Attorney General Bonta Protects California Youth by Taking a Stand Against Intoxicating Hemp Products

Wednesday, March 20, 2024
Contact: (916) 210-6000,

OAKLAND — California Attorney General Rob Bonta today, along with 20 other attorneys general, sent a letter urging Congress to protect Californians from intoxicating hemp products by updating  language of the Farm Bill. The letter argues that vagueness in the 2018 Farm Bill has led to the proliferation of intoxicating hemp products across the nation and challenges the ability for states and localities to respond to the resulting health and safety crisis.

“Our children deserve better,” said Attorney General Bonta. “The 2018 Farm Bill, however well-intentioned, created a loophole that has led to the proliferation of products, often containing synthesized cannabinoids, that are more intoxicating than legal and regulated cannabis products. These products often take the form of candy and are designed to appeal to young people and children. California prohibits intoxicating cannabinoids in hemp products, whether naturally derived or synthetic. The California Department of Justice will continue to protect the legitimate businesses who are operating responsibly in this space.”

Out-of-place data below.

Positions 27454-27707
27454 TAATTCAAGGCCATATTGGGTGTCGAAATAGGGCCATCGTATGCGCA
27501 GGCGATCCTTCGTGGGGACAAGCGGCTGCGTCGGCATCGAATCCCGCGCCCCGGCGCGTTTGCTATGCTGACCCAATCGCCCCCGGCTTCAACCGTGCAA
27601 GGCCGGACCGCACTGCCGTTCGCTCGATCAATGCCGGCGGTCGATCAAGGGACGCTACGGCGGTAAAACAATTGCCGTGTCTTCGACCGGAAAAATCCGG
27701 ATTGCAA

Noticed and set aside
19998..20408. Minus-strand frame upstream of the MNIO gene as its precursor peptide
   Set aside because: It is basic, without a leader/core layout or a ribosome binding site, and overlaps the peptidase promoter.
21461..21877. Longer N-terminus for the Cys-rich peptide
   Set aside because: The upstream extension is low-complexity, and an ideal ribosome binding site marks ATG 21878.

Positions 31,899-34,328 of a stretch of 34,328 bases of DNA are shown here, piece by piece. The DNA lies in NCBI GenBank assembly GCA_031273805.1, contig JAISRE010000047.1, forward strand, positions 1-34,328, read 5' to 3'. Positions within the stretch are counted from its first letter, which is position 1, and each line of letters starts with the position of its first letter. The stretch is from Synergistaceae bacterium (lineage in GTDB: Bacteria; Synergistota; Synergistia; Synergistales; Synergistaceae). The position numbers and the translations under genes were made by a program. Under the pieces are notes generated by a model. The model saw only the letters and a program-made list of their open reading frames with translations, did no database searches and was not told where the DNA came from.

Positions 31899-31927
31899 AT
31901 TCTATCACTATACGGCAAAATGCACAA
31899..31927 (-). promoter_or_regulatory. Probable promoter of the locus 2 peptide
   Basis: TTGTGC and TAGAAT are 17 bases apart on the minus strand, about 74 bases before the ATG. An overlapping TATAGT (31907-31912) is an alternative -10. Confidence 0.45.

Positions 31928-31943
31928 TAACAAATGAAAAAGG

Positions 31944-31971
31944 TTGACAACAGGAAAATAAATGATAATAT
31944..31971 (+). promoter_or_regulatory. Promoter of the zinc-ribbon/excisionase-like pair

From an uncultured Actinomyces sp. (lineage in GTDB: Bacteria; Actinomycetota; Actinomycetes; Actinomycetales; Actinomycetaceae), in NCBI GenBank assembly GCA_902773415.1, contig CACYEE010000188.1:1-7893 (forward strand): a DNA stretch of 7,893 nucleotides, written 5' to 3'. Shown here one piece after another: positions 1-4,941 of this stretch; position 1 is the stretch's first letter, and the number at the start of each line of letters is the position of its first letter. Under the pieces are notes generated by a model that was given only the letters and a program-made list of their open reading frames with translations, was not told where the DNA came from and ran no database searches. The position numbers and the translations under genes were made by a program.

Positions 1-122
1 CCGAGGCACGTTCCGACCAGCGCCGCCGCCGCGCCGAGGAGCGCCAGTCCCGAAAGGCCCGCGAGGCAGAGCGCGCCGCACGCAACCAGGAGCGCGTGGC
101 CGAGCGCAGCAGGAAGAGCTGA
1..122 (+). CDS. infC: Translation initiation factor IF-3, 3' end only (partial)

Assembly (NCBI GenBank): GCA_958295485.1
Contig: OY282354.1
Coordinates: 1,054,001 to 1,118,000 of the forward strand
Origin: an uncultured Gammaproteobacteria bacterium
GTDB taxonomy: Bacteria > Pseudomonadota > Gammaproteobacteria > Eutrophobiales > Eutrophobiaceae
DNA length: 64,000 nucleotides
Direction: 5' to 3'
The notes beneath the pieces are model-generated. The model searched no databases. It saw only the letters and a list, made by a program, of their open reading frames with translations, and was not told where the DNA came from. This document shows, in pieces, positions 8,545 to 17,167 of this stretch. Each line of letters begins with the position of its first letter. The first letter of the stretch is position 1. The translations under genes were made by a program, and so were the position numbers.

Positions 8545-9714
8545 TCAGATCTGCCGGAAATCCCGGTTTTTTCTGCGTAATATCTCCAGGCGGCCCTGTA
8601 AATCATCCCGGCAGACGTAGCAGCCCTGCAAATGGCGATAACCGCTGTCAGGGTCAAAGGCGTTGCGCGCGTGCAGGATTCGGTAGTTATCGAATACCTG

Intoxicating hemp products are produced using Delta-8 THC, in addition to other cannabinoids, which is extracted from hemp and then are often synthesized. All are products which both the Drug Enforcement Administration and the Food and Drug Administration consider to be illegal, subject to the Federal Analogue Act if not for protections granted by the 2018 Farm Bill. Applied to foods, the 0.3% THC limit which distinguishes industrial hemp from cannabis, is inadequate to distinguish the potential for intoxication. This has resulted in excessively potent products that are manufactured under fewer controls than in states that have legalized cannabis. Because of the ambiguity created by the 2018 Farm Bill, a massive gray market worth an estimated $28 billion has been created. States are now seeing poisonings from poorly manufactured products, products with misleading labels, and uninformed consumers resulting in consumption of these intoxicating products by children and individuals who are under the age of twenty-one.

A copy of the letter can be found here.

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